When DH Lawrence’s Lady Chatterley’s Lover was published in Britain 60 years ago, it “unleashed our grandparents’ libidos”, says Nicholas Harris in UnHerd. The creators of Netflix’s new adaptation are urging us to watch it for the same reason: the film’s lead, Emma Corrin, claims the novel is about finding “power in your sexuality” and “knowing that it’s okay to want pleasure”. It’s a common misconception. Sexual liberation has “constituted the Lady Chatterley myth” ever since it was written. But to read Lawrence’s novel as glorified erotica is to overlook its “raging, intrusive” philosophy, which stems from the author’s reactionary politics and “snarling hostility to modernity”.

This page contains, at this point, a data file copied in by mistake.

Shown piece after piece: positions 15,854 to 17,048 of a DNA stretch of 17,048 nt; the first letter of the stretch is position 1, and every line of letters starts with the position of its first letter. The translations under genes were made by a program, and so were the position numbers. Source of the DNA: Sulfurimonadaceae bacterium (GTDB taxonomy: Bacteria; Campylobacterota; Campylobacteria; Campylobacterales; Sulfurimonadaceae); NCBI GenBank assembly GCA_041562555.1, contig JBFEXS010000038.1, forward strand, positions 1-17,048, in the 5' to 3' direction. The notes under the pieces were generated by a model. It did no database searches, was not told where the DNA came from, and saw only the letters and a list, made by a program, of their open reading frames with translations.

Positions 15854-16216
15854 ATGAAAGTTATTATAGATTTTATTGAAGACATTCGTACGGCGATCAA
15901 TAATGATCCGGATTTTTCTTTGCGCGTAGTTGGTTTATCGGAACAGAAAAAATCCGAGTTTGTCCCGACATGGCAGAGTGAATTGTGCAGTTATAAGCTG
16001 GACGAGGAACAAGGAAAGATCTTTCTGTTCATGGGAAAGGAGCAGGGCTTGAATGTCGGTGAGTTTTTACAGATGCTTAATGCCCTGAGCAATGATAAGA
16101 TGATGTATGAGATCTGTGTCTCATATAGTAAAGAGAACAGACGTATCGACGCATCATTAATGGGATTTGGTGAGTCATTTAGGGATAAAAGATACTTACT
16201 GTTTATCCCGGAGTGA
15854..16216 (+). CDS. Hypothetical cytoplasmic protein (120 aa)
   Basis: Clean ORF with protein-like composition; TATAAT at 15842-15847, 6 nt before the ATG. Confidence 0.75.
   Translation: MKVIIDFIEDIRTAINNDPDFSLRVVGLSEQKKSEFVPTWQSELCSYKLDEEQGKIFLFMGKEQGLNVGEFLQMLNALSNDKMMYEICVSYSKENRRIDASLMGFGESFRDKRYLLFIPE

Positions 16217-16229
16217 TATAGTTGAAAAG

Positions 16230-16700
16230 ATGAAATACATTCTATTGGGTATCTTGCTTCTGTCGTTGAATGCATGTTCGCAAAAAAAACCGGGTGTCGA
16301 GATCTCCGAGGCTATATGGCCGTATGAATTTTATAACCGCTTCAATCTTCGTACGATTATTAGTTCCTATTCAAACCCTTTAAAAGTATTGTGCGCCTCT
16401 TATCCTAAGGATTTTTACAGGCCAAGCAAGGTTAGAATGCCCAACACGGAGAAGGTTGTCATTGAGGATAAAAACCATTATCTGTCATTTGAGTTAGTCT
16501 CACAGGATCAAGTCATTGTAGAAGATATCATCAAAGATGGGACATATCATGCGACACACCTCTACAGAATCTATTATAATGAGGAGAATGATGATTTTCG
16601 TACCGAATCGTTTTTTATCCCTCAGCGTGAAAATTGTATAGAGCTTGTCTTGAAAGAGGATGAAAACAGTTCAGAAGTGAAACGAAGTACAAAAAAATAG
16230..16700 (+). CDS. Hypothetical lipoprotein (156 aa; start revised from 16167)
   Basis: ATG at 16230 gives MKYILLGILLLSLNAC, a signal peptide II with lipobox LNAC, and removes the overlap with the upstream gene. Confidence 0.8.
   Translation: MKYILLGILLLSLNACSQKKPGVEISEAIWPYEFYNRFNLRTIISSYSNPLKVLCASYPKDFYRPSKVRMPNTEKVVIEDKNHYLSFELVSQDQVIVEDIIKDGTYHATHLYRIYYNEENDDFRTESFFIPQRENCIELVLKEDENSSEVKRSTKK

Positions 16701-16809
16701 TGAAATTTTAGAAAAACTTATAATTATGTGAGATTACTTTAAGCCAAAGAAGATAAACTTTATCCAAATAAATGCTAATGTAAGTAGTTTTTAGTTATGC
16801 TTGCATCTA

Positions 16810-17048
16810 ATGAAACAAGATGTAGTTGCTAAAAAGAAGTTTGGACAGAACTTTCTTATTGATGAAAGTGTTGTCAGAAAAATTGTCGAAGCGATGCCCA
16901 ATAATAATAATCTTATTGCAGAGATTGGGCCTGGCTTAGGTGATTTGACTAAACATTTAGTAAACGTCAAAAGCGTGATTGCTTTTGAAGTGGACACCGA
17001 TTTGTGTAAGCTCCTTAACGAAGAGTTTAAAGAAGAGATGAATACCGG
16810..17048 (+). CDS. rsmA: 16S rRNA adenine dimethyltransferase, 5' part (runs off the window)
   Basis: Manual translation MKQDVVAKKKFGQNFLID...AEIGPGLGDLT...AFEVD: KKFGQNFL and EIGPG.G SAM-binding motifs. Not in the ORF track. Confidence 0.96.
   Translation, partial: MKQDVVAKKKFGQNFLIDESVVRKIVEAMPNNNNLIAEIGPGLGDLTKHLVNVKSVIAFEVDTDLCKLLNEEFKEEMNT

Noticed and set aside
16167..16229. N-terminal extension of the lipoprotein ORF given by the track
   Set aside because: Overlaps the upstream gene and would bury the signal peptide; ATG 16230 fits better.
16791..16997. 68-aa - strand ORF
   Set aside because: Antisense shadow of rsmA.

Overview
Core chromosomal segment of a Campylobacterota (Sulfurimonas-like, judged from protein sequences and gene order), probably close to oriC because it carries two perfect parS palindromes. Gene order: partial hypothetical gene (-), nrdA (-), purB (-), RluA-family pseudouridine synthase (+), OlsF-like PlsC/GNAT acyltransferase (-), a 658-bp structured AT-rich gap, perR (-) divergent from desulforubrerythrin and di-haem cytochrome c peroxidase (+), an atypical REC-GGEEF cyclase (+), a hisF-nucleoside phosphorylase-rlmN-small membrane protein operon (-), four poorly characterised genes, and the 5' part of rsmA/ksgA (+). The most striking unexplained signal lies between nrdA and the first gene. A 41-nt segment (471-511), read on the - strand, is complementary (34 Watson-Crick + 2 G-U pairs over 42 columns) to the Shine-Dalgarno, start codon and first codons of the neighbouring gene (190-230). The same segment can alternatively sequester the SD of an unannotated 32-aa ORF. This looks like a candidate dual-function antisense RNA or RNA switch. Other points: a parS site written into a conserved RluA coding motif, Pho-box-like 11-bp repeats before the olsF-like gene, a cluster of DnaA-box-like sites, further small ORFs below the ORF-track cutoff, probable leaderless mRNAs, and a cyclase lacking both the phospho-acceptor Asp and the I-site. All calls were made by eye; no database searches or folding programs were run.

Lady Chatterley is really a story about how democracy, mechanisation and war have “made the world hell”. Lawrence’s writing is “most rhapsodic” when detailing how the “industrial apocalypse” turned the masses into “half corpses” and drained the English landscape of its natural vitality. Even the lovers’ “post-coital sweet nothings” are infused with this robust reactionism – Mellors, the lusty gamekeeper, is always “rolling over afterwards for a quick diatribe” about how industrialists are “frantically killing off the last human feeling”. It’s lazy to twist Lawrence’s work into a steamy romp-fest, ignoring the author’s “wildly iconoclastic worldview”: his Romanticism, his “neo-pagan faith in natural aristocracy”, his hatred of the democratic mass. The true point of the novel’s sexual frankness is to highlight the disappearance of all other “beauty and pleasure in this dying world”.